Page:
Evangelical Lutheran Church in America

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Serving those in need fosters cooperative ministry

December 9, 2011 02:33 PM

By Pastor John Hagedorn


During the bitter winters of 2003-2005, two Latino men of our community froze to death due to exposure and no safe place to go. The Putnam Community Action Program of Brewster recognized the problem and turned to local congregations to see what could be done. No homeless shelter existed in Putnam County, and a feeling toward immigrant day-laborers was at an historic low.


In January 2006, a Methodist pastor called a meeting of concerned congregations and the Brewster Emergency Shelter Partnership (BESP) was formed. I was asked to chair the informal gathering as we developed our mission statement: “To provide a safe, warm sleeping site for those in need of emergency shelter during the coldest nights of the winter.” Initially, seven congregations decided to join. We chose to rotate our sleeping site weekly to avoid permanent shelter status and to allow the ministry to work with as many congregations as possible.


Over the next several months, we set up a booth at the Annual Brewster Founder’s Day, planned a fundraiser, gathered needed materials, enlisted volunteers, and worked with the three sleeping sites to meet all village code requirements. We conducted a series of prayer walks through the village and held peace services to show our solidarity with those in need. We reached out to denominational funding sources, especially the Metropolitan New York Synod, the Lutheran Crusader Fund, and Catholic Charities. We contacted Latino congregations in the village, worked with the community outreach social worker, found a local deli that volunteered to be our pick-up site, searched for a laundry that would wash sleeping bags and towels, hired bi-lingual overnight supervisors, and placed signs in English and Spanish throughout the village inviting our first guests in December.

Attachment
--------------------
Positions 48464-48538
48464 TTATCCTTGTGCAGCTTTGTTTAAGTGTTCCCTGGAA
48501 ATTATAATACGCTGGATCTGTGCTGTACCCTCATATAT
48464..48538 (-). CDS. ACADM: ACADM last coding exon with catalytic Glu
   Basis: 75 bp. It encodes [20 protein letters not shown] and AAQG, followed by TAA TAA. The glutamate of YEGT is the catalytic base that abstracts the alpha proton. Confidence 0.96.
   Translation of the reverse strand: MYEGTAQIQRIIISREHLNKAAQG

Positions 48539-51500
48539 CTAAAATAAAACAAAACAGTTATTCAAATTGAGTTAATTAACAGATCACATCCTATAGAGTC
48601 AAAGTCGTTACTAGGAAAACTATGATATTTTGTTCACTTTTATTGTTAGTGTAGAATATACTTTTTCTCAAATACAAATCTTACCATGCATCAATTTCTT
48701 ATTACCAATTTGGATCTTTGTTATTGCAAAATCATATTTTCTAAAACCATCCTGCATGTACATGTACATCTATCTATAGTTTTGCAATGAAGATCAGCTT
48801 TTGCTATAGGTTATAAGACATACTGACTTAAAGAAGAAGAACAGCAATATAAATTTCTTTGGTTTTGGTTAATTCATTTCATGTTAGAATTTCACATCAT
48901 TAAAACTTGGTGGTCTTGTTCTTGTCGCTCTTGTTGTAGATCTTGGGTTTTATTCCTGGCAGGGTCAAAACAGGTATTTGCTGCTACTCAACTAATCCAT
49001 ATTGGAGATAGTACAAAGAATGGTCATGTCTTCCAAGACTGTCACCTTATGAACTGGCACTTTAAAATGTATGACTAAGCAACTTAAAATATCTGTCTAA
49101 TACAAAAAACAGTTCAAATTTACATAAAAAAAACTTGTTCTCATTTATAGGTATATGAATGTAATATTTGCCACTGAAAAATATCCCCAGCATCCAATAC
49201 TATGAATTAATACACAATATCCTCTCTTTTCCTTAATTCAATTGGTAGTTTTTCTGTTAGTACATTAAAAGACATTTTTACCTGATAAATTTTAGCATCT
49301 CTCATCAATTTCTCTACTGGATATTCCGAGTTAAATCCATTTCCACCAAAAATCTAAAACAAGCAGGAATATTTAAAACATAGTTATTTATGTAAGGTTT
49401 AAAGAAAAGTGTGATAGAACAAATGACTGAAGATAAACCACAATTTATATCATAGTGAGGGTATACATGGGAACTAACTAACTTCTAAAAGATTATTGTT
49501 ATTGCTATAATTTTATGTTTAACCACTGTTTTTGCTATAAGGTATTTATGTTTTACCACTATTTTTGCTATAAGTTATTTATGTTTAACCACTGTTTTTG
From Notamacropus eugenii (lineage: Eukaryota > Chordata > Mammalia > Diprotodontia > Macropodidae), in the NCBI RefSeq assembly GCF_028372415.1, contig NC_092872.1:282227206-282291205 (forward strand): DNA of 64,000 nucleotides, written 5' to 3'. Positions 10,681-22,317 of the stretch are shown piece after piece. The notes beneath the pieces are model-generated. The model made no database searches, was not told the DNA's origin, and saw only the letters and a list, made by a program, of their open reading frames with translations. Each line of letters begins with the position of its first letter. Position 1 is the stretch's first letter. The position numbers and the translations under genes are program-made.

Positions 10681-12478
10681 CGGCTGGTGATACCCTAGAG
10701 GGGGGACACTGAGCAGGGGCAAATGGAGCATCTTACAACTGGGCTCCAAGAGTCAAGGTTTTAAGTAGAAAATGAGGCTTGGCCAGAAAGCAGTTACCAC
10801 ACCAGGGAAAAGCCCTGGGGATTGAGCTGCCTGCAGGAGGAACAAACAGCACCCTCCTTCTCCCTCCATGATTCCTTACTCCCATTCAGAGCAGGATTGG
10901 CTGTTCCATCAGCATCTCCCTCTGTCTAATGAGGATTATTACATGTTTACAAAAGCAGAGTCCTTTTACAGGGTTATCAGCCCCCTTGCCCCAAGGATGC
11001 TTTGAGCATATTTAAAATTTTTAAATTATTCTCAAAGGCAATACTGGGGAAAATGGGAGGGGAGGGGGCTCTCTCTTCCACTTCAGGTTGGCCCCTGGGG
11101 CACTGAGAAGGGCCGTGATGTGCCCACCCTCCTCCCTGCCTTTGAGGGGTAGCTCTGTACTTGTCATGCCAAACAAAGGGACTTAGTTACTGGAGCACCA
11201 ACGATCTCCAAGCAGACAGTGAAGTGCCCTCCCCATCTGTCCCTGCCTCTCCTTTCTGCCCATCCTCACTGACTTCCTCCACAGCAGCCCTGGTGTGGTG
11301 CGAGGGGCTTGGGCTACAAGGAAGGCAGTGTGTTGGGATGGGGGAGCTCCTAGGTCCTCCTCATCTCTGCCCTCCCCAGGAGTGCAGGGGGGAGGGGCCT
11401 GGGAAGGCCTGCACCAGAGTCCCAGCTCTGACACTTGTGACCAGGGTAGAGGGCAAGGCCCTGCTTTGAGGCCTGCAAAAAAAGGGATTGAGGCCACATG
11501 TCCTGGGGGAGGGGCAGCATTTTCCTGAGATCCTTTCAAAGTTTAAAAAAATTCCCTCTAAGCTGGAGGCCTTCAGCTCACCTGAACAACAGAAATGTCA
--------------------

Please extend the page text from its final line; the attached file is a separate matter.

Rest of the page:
The Latino community was leery at first and no guests arrived for weeks. But when local police shut down the sleeping area in the woods where men had been gathering, we received our first four guests. Now, five years later, we still serve those in need of a warm, safe place to sleep. We are open 18 weeks each winter and average up to 12 guests per night. Over the years, the demographics of our guests have changed: we now serve an equal mix of Caucasians and Latinos, males and females. The negative feelings in the community have mellowed; in May of this year, BESP was recognized by the Putnam County Mental Health Association for its work in helping those in need.


Wonderful stories have emerged. A young couple, obviously pregnant, came to our door needing a place to sleep one December night. Of course, they were welcomed--that night happened to be Christmas Eve! One year, a guest from previous seasons came in; we welcomed him back. He made it known that he was not back as a guest: because of the shelter and care we had provided him, he was able to get his life together, get a job, and find a place to live. He had returned to serve BESP as a volunteer. And a neighbor who had initially opposed BESP’s outreach came back three years later, thanked us for our caring work, and offered herself as a volunteer.


Ecumenical and interfaith cooperation has been essential. BESP now has over a dozen faith communities participating—we receive volunteer and financial support from Protestants, Roman Catholics, our local synagogue, and even the nearby Buddhist monastery. Girl and Boy Scout troops, confirmation classes, men’s and women’s groups, private family trusts, and generous individuals have all given their support and resources. Our volunteer force has grown from a few the first year to over 185 people. Volunteers provide food for the evening meal, come and serve the meal, donate hygiene supplies, contribute clothing, purchase cots, make sleeping bags, serve as overnight hosts, and support the staff supervisor. Helping the “least of these” has united people from various denominations and faith groups to provide a cooperative ministry.



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